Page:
November 14, 2012

LANE COMMUNITY COLLEGE
BOARD OF EDUCATION MINUTES
November 14, 2012

1.  Attendance
Board members present:  Bob Ackerman, Pat Albright, Susie Johnston, Gary LeClair, Tony McCown, Rosie Pryor, and Sharon Stiles.  Also present were:  President Mary Spilde; Chief Financial Officer Greg Morgan; Executive Dean Kate Barry; Lane Community College Education Association President Jim Salt; Lane Community College Employees Federation President Bob Baldwin; and Associated Students of Lane Community College President Mary Weatherhead.

A.  Chair Stiles called the meeting to order at 6:30 p.m. 

B.  President's Report
With Election Day behind us, we now know the make-up of the Oregon Legislature and Congress for the upcoming sessions.  In Salem, the Democrats picked up four seats in the House, giving them a 34-26 majority.  Tina Kotek is expected to be the next Speaker.  Locally, all incumbents were re-elected.  I would like to congratulate them as well as John Lively, who was elected to fill Representative Terry Beyer's seat, as well as Caddy McKeown, who was elected to fill Arnie Roblan's coastal district.  Arnie was elected to fill Senator Joanne Verger's seat, who is retiring after 30 years of public service.   For the Republicans, after serving six years in leadership positions, Rep. Bruce Hanna has chosen not seek a leadership position for the next session.  Powell Butte attorney Mike McLane has been chosen as the new minority leader.  On the Senate side, the Democrats still maintain a 16-14 majority.  Peter Courtney is expected to remain Senate President, but it is unclear whether Republicans will keep Ted Ferrioli as minority leader.

In Washington, things remain about the same.  President Obama was elected to a second term.  Ballots in some of the House races are still being counted, but Republicans were successful in keeping their majority.  In the Senate, the Democrats picked up two seats, giving them a 53-45 majority.  Two independent members of the Senate are also expected to caucus with the Democrats.  In Oregon, all five members of the Oregon House delegation were reelected.  Congress will be pretty busy over the next month.  Unless a budget deal is reached by the end of the year, a substantial number of budget cuts and tax increases go into effect, known as "going over the fiscal cliff."  Most economists agree this would have a devastating impact on the U.S. economy and result in another recession – not to mention all the cuts to federally-funded programs on campus and in the community – so we will be watching this closely and will have another update for you next month.

In Salem, Governor Kitzhaber has his first full Democratic majority in 10 years as governor.  While the legislative session doesn't begin until after the first of the year, the budget process begins next month.  The Governor's Budget, the starting point for the legislative process to create the 2013-2015 budget, will be released on December 1.  A few weeks later, the next revenue forecast will be released.  We will update you by email and at next month's meeting.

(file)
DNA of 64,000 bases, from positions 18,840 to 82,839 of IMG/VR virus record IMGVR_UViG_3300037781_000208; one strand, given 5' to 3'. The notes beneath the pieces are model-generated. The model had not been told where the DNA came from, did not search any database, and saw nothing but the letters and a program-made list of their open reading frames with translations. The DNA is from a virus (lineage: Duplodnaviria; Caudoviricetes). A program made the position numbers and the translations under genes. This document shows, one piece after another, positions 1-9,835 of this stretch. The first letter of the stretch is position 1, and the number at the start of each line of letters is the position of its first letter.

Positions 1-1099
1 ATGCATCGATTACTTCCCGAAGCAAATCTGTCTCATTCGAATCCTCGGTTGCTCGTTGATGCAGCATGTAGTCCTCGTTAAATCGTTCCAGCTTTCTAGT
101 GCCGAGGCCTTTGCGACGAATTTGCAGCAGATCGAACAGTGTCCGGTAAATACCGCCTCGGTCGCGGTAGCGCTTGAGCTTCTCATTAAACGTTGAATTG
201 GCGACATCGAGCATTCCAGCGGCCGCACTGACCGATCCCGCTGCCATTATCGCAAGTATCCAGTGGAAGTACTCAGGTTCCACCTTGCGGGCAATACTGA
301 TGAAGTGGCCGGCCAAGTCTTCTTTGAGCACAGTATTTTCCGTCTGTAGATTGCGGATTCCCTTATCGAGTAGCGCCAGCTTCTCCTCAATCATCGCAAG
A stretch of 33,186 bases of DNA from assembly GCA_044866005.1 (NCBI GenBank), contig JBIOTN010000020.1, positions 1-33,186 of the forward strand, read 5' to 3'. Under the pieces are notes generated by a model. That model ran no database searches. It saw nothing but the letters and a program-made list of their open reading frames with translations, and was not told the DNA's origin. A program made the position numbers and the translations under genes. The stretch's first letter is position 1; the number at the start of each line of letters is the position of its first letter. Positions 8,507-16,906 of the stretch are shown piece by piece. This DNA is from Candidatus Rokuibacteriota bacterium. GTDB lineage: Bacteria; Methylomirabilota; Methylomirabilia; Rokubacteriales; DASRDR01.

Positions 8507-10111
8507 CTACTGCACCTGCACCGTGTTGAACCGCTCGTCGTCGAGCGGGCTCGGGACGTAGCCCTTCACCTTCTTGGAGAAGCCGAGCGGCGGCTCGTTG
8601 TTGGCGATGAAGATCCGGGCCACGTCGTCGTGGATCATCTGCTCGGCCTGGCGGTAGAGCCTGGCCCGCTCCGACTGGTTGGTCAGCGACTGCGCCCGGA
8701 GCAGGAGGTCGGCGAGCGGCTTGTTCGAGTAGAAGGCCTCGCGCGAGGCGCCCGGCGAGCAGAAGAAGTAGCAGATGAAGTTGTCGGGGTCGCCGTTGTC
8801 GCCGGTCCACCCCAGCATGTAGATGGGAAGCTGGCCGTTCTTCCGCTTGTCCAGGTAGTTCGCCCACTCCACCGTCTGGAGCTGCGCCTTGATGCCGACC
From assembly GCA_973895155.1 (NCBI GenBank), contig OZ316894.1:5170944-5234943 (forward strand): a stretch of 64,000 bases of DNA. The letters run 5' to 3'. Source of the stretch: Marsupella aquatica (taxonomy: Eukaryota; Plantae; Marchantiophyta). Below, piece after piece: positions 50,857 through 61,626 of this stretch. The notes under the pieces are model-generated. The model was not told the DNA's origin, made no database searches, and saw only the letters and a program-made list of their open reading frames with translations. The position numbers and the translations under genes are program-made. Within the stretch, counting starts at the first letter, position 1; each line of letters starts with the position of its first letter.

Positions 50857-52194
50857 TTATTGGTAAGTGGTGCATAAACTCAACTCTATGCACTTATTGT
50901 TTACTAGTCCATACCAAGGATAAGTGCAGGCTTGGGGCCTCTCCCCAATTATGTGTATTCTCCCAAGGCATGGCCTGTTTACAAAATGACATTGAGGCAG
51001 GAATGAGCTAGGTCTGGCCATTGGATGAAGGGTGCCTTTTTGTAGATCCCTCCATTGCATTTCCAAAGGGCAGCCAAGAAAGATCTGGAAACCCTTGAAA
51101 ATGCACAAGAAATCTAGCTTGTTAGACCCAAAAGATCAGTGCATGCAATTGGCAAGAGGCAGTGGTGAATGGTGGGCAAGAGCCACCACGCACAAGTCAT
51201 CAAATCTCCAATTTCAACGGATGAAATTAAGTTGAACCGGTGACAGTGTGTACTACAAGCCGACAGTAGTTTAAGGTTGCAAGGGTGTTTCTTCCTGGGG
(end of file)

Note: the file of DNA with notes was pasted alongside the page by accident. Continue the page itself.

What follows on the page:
The OCCA annual conference was this past weekend at the Salem Conference Center.  I would like to thank Sharon, Pat, Susie and Tony for attending.  Speakers included Josh Wyner from the Aspin Institute, AACC President Walter Bumphus, Chabot College professor Katie Hern, and Dr. Kay McClenney.  Congratulations to OCCA on their 50th anniversary and another great conference.

On November 2, I attended a community forum to examine how Lane County will meet the state's 40-40-20 goals.  Greg Darnieder, Senior Advisor to Secretary Duncan on the College Access Initiative, visited a spoke about what other regions of the country are doing to increase high school graduation and college completion rates.  The event was hosted by the Oregon Student Access Commission and Springfield School District.  Thank you to Andrea Newton, Al King, Deron Fort, Dawn DeWolf, Sheryl Berman and Brett Rowlett for attending.

On October 24, we partnered with Lane County, Trillium Health Services, Savon Pharmacy, LTD, and KEZI to offer a free immunization clinic in the lobby of the Health and Wellness Building.  Over 400 flu shots and TDAP vaccinations were given.  The vaccines were free to the uninsured or underinsured. Thanks to Brett Rowlett, Nadine Wilkes, Mona Arbuckle, Sheryl Berman, Facilities, and everyone else who helped make the event such a success, especially the Student Nurses Association and all the nursing students who volunteered their time and skills.